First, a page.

Diversity and the SAT

by guest author Jennifer Karan, Executive Director of the SAT Program at the College Board

In a move that has been much discussed among its current student body, Ithaca College recently announced that students applying for 2013 admission will have the option of withholding their SAT scores from consideration during the admissions process.  The statement by Ithaca College maintains that, as a result of dropping the SAT as a requirement, it is “anticipated that the applicant pool will become more diverse, as underrepresented students tend to take greater advantage of test optional policies.”

More than ever the population of students taking the SAT reflects the diverse makeup of America’s classrooms.  In fact, SAT takers from the class of 2012 were the most diverse SAT class ever: 45% self-identified as being minority students; 28% reported that English was not exclusively their first language; and, most tellingly, 36% reported that they would be the first generation of college goers in their family.

The SAT was created to democratize access to college for all students.  SAT scores provide a national, standardized and fair benchmark that neutralizes the risk of grade inflation – a particularly important point when more than 40 percent of SAT takers report an “A” GPA.

Furthermore, the SAT is the most rigorously researched college entrance exam and is consistently shown to be a fair and valid predictor of college success for all students, regardless of gender, race or socioeconomic status.  Each potential SAT question is reviewed by external subject matter experts, subjected to an independent and external sensitivity review process, and pretested on a diverse sample of students from around the world.  Any question that performs substantially different for any gender or ethnic group is eliminated.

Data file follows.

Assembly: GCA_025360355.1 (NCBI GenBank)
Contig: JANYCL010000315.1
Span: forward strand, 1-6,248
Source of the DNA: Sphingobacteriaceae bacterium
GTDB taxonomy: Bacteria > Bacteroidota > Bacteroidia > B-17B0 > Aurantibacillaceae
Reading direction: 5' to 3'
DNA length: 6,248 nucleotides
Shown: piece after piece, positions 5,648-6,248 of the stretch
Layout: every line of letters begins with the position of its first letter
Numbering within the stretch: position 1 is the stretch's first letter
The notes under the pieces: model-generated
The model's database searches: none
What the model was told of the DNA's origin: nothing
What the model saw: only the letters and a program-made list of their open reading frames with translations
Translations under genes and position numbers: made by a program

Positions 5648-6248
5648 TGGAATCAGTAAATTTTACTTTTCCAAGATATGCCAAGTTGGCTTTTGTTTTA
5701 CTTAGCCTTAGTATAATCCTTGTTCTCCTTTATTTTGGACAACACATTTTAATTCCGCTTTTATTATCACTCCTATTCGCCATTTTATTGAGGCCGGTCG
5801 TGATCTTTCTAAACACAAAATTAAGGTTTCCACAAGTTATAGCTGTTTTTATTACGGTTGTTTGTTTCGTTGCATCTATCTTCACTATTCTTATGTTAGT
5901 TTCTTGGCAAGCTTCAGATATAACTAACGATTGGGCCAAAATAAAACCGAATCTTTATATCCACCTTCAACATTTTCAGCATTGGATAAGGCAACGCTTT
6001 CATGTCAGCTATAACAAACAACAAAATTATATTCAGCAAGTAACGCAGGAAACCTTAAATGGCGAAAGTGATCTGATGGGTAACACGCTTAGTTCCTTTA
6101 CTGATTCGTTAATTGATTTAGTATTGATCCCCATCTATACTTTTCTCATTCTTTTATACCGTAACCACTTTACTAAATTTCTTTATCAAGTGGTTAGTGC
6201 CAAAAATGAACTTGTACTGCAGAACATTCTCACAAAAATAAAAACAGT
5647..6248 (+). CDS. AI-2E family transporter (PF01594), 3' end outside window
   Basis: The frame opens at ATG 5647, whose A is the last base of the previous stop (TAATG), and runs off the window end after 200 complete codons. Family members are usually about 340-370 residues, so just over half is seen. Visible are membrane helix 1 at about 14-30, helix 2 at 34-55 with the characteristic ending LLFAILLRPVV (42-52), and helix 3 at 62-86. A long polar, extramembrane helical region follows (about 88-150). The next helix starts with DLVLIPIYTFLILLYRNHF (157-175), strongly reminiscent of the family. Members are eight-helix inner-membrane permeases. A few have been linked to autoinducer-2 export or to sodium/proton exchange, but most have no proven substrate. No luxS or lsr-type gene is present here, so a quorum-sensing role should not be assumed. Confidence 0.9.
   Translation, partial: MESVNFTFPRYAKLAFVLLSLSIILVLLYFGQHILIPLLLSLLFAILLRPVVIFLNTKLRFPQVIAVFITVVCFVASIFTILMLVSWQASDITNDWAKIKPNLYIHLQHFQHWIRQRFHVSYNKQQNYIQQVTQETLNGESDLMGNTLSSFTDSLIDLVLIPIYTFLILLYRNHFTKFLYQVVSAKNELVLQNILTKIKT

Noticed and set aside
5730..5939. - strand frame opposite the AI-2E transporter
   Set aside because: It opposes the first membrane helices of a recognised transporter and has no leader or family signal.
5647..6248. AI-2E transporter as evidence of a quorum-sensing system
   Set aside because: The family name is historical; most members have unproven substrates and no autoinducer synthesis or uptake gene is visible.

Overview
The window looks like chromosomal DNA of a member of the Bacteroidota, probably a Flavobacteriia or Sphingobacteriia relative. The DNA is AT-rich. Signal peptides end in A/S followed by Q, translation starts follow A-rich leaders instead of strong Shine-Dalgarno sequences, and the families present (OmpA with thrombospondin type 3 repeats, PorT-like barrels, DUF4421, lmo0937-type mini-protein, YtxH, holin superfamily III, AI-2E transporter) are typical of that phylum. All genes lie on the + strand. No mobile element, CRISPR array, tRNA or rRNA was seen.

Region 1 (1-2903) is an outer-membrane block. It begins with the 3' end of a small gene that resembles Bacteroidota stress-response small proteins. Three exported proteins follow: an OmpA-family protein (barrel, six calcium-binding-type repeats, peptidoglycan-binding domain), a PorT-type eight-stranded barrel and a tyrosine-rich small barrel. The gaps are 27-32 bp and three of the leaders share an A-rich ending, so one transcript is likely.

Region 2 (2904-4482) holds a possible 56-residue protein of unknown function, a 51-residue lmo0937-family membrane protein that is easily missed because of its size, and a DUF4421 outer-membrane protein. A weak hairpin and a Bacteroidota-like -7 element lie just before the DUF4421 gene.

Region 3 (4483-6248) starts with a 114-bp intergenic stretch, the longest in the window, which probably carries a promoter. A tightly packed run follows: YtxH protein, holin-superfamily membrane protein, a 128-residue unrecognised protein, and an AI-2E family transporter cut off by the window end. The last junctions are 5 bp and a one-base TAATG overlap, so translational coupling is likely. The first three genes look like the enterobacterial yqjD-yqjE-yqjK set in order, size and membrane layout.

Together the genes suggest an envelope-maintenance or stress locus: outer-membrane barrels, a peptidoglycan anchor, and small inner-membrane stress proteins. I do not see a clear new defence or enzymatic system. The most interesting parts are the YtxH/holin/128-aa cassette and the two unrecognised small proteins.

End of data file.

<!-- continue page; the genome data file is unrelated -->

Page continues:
Ithaca College and all schools should be recognized for constantly examining their admissions processes, making adjustments to expand opportunities to new applicants and diversifying their student bodies.  As a true believer in the mission of the College Board – helping to connect all students with college opportunity and success – I hope that colleges and universities choosing a test optional admissions policy continue to take the same thoughtful approach as they review the results.

As a former high school teacher and dean of students, I believe in giving students every opportunity to showcase their strengths.  In this case, Ithaca may well be short-changing both the university and potential applicants by eliminating a valid and reliable measure such as the SAT from the admission process.

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